Descendants of All Worlds

Session 1

Heartstone ‘Descendants of All Worlds’ Photostories and an Introduction to Picture Editing

In the first session, the aim was to start by looking at photographs. Pictures are a powerful route through which to influence attitudes and opinions – we are constantly surrounded by images silently shaping how we see our world and the people within it. Our purpose in this project is to put pictures together which will present to an audience the commonality of the human experience regardless of race, nationality, culture or background.
We started by looking at a number of photographs on the ‘Faces of Kabul’ Story Module as a training exercise and explored how images can be put together to tell a story. We discovered how easy it is when using a sequence of images to tell a totally different story to the one which actually happened simply by selecting out images which did not fit with our visual picture.

We looked at:
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1. a school opening in Kabul

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2. handing out ISAF Newsletters

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3. visit of a female ISAF soldier and reactions of the local population

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as three specific exercises all of which are included on your training CD.

We asked the question: ‘am I presenting this story in the way it happened’ or ‘am I presenting this story in the way I think it should have happened’.

Selecting images to accomplish this task is not easy since you have to weigh up often conflicting priorities eg. ‘how do I get my audience interested in this story in the first place so that they will stop and look at it’ versus ‘in accomplishing that task, will I then skew the story so that I present an inaccurate or ‘sensationalist’ view which really wasn’t there’.

What we would like you to do

Over the year, through the ‘Descendants of All Worlds’ stories, your group will have the opportunity to set up their own picture desk which is receiving photographs from your photographer on assignment. Their task will then be to act as curator/picture editor. The aim in this project is to use the images you will receive, which you can print from the CD Story Modules,  to put together a feature on the story for presentation either as a wall-display, larger exhibition or, if you choose, in a different format such as a scrapbook / magazine version.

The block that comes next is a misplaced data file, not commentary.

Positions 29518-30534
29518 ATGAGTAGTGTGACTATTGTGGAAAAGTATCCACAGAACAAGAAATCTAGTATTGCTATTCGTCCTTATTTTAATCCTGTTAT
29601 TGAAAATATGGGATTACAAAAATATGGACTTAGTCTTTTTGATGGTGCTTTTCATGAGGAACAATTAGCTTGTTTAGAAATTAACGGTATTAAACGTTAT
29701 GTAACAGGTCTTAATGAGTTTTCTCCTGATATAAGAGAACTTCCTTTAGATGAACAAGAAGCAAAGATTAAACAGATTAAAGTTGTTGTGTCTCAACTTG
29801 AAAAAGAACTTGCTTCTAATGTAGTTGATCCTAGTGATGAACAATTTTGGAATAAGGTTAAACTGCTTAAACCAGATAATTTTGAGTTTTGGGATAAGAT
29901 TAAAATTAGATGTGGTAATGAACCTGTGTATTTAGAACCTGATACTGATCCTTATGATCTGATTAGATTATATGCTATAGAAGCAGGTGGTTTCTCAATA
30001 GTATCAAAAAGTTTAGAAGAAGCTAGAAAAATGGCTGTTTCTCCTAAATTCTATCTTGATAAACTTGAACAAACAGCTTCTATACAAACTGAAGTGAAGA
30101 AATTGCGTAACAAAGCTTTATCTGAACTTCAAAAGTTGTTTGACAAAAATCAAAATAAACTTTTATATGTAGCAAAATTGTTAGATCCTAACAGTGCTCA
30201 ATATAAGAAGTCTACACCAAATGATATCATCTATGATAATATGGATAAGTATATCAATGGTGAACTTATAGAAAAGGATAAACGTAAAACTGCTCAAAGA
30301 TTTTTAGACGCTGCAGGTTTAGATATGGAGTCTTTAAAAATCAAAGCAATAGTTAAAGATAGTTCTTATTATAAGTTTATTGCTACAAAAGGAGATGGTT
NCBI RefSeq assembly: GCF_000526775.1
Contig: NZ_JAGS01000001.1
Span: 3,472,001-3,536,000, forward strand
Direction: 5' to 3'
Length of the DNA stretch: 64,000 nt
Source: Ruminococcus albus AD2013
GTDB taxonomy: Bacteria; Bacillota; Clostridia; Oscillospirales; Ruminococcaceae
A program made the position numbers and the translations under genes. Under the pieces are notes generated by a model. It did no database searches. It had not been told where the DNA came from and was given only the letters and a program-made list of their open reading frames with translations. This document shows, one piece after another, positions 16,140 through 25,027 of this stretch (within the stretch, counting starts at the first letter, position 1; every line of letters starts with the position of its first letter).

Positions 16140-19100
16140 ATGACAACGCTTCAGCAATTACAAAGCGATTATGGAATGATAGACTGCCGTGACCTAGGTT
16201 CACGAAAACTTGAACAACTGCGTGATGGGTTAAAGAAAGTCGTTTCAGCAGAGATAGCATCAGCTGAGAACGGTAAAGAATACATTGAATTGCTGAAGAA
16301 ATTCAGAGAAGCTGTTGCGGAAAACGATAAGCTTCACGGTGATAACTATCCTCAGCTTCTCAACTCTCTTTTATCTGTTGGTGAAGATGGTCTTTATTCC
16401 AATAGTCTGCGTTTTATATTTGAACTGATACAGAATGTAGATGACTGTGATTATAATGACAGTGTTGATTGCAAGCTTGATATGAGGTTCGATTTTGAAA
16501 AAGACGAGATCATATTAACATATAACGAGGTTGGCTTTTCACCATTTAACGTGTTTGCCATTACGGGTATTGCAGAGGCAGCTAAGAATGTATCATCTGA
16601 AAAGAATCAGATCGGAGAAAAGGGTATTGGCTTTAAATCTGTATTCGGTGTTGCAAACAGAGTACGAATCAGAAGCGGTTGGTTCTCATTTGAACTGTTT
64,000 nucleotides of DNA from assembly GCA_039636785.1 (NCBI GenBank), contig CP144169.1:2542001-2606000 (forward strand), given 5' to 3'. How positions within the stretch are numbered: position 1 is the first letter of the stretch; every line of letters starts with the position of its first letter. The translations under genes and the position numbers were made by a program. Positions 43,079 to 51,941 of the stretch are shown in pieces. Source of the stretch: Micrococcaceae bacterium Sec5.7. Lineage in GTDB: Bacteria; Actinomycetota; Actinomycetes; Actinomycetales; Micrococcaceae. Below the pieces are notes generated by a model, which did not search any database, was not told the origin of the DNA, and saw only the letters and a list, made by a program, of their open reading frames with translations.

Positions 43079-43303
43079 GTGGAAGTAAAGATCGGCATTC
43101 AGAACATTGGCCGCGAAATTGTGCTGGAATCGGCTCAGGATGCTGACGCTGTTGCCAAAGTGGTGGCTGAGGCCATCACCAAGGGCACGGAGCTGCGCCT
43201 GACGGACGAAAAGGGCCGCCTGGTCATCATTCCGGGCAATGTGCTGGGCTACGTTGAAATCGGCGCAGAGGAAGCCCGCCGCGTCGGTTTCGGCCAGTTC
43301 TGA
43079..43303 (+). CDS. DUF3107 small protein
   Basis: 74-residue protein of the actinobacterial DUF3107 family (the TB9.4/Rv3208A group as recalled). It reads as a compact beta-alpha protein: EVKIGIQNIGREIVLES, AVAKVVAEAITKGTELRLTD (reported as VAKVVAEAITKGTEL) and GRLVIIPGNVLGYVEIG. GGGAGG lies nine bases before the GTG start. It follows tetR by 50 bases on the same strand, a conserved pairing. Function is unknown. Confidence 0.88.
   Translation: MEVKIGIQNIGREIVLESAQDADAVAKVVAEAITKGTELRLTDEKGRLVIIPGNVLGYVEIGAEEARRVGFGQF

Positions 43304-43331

All Heartstone stories aim to present the similarities of peoples, rather than their differences and the images you receive will reflect this. Use our images to create a ‘skeleton’ exhibition into which you can drop your own words, pictures, drawings and other content.

Researching the Story

Whichever version you choose, you will have to add words including creating a headline or title to your story. We will provide you with brief background notes which come with the photographs as the photographer sent to us. Sometimes, it may be an event which he has covered, other stories may simply be related to a set location. Your group may need to do further research to add more background to the story to make their exhibition / feature.  This may be just a paragraph to describe what is taking place or a more longer piece of descriptive text.

You may choose to work with the group as a whole or divide them up into smaller groups with each group having a different part of the story which will then come together to form the exhibition / feature.
Discussion / debate

As you research the story and select images, you will have to come together to discuss its different aspects, what you feel is important in the story, what you want to highlight, why you have chosen certain images, why you are using these to create the exhibition as opposed to others and many other things which will come to light as you do your research and undertake the activities connected with each photostory.
Local Perspectives and Personal Experiences

When you are discussing Heartstone stories, make sure you include looking at them from a local perspective and how the issues affect the members of your group. Many Heartstone exhibitions include personal experiences of the groups who are involved in the project.

The Heartstone Charter

As you discuss the story, you will find your group will come to firm definitions of what you feel is ‘right’ and ‘wrong’. The story featured on ‘Faces of Kabul’ covers several issues. It relates to prejudice and intolerance especially towards Muslim cultures, living with conflict, refugees and asylum seekers, the world post 9/11 and 7/7 and many other topics. As you discuss the story and do the background research, you will find you are looking at commonly held misconceptions and beliefs in relation to these issues which will in turn, help you come to firm definitions of what you feel is ‘right’ and ‘wrong’ in this context.

Make sure the group write these down to form the ‘Heartstone Charter’, a code for their ‘ideal world’ which can be placed centrally within the exhibition.

The ‘Faces of Kabul’ Story – a training exercise in picture editing

 ‘Faces of Kabul’ was produced in Afghanistan just after the fall of the Taleban in 2002. This story has been exhibited all over the UK including locations such as the Brussels European Parliament and the British Library and has won a considerable reputation since it was first presented for its integrity as well as quality.